X-ray Fluorescence (XRF) is a technique widely used in elemental analysis. It is based on the principle that an atom's inner electrons, when bombarded with high energy radiation such as X-rays, are ejected. The atom relaxes by emitting photons of characteristic wavelengths, which are used to identify the element.
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How does XRF work?
1) A stable atom
A stable atom is made up of a nucleus which is orbited by electrons. Different energy levels 'bind' different numbers of electrons in their respective ‘shells’. A carbon atom, showing the 'K', 'L', 'M' and 'N' shells.
2) An XRF-excited atom
When an X-ray wave exceeds the binding energy of an inner electron shell, an electron is dislodged and ejected. The atom as a whole regains stability by replacing this empty space with another electron from a higher-energy orbital shell. A fluorescent X-ray is released as this electron lowers its energy level, in order to migrate to the inner shell. We detect this x-ray fluorescence (XRF).
An XRF spectrometer (or XRF 'analyzer') is designed around an X-ray source (or X-ray 'tube') and a detector. X-rays are generated by the source and directed at the sample. Sometimes, a filter is used to modify the X-ray beam.
After the X-ray hits the sample, secondary X-rays are created as the atoms react. These secondary waves are received and processed by the detector. A spectrum is then generated, showing the amount of various elements in the sample according to the strength of various peaks.
The range of elements analyzed using XRF usually spans from sodium (Na) to Uranium (U) and each of them will have different detection levels depending on the availability of orbitals to which excited electrons can move to.
Most XRF spectrometers fall into 2 general types, Energy Dispersive XRF spectrometers (ED-XRF) or Wavelength Dispersive XRF spectrometers (WD-XRF):
- ED-XRF spectrometers are simple and easy to use, can simultaneously collect the signals from several elements and offer resolution from 150 eV – 600 eV.
- WD-XRF spectrometers collect one signal at a time at different angles with help of a goniometer. These instruments are normally more complex and expensive, however resolution is considerably higher, from 5 eV to 20 eV.
Popular uses of XRF can be found in cement, metal ores, mineral ores, oil & gas, environmental and geological applications. However, virtually any laboratory with the right expertise may make use of it.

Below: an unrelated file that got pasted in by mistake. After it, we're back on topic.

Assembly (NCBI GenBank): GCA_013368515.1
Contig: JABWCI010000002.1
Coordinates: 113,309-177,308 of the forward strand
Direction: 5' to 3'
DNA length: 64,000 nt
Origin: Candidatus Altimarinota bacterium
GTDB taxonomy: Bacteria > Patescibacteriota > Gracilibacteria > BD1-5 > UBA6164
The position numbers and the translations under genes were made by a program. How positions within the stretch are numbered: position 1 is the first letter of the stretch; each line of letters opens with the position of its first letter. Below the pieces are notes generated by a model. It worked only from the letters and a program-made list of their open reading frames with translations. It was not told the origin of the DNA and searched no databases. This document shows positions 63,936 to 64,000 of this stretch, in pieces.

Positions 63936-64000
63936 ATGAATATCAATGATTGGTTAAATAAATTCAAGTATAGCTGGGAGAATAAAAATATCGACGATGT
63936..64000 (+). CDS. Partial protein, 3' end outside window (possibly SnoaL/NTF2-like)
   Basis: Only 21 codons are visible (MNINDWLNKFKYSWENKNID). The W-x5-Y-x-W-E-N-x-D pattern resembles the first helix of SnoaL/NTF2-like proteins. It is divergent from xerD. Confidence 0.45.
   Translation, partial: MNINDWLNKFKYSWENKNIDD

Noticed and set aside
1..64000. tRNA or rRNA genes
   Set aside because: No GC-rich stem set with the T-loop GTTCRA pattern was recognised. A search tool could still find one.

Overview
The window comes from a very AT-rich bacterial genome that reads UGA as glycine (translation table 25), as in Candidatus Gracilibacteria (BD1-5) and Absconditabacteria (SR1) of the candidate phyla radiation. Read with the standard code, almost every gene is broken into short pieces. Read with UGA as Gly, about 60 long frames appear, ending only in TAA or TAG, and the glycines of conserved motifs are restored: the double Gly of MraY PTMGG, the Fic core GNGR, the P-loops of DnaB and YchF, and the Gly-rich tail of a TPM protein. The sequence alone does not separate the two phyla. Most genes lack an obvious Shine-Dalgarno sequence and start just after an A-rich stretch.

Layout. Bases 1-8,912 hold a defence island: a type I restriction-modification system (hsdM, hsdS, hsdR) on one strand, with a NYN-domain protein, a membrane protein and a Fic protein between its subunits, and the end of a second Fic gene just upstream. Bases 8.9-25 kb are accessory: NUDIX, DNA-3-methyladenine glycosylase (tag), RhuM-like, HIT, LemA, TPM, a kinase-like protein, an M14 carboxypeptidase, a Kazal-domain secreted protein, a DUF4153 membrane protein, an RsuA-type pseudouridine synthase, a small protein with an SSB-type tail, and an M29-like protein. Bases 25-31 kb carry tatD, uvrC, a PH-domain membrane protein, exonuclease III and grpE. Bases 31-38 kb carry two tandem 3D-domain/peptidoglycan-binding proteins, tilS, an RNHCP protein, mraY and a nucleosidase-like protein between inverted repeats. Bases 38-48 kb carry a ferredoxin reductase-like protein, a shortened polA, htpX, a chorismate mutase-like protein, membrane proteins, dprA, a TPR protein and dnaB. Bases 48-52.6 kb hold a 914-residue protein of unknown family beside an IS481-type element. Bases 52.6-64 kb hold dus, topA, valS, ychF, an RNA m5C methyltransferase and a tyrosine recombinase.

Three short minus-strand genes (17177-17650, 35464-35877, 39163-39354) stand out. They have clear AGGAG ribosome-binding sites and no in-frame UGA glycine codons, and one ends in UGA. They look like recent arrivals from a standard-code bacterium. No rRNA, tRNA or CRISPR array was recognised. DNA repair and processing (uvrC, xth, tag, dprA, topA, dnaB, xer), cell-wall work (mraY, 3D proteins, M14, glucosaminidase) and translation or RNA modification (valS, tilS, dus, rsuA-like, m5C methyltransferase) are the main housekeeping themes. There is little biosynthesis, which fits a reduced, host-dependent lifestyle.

XRF sample preparation equipment
One important aspect, in order to obtain high quality results, is the sample preparation of XRF samples for analysis. For XRF, samples can be analyzed as liquid or solids.
1) Liquid XRF sample preparation
Liquid samples have only one mode of preparation in which the liquid is poured in a cup and a film is used as a seal. The trick here is to choose the most suitable film that will provide enough support and transmission while keeping the sample free of contaminants.
2) Solid XRF sample preparation
Solid samples have various preparation options, the most common are pressed pellets and fused beads. Pressed pellets are produced by employing a press and a die set, in this case, the sample is usually ground to a grain size of
If the sample will not bind during pressing, a wax binder can be used to assist, which is normally added in proportion of 20-30% to the sample. Different loads are required depending on what the sample is and how easy it will bind together.
- A food sample may only require 2-4 tons.
- A pharmaceutical product may require 20 tons – an ideal application for the Manual XRF Press.
- A mineral ore may require up to 40 tons – a suitable tonnage for the 'Autotouch' automatic XRF Press.
On the other hand, fused beads are used when a better homogenisation of the sample is required. In this technique the sample, grinded toA downside to the fused bead XRF technique is the inability to detect trace elements as the sample has to be diluted.
Specac can provide all the pressing tools needed to produce high-quality XRF pellets. Our XRF pellet dies are manufactured with highly durable hardened 440 C stainless steel pressing faces. For XRF spectroscopic measurements where iron is a particular element to study, internal pressing face pellets made of Tungsten Carbide in place of stainless steel can be used with our XRF pellet dies. All pressing faces have a mirror finish to help with consistencey and repeatability between samples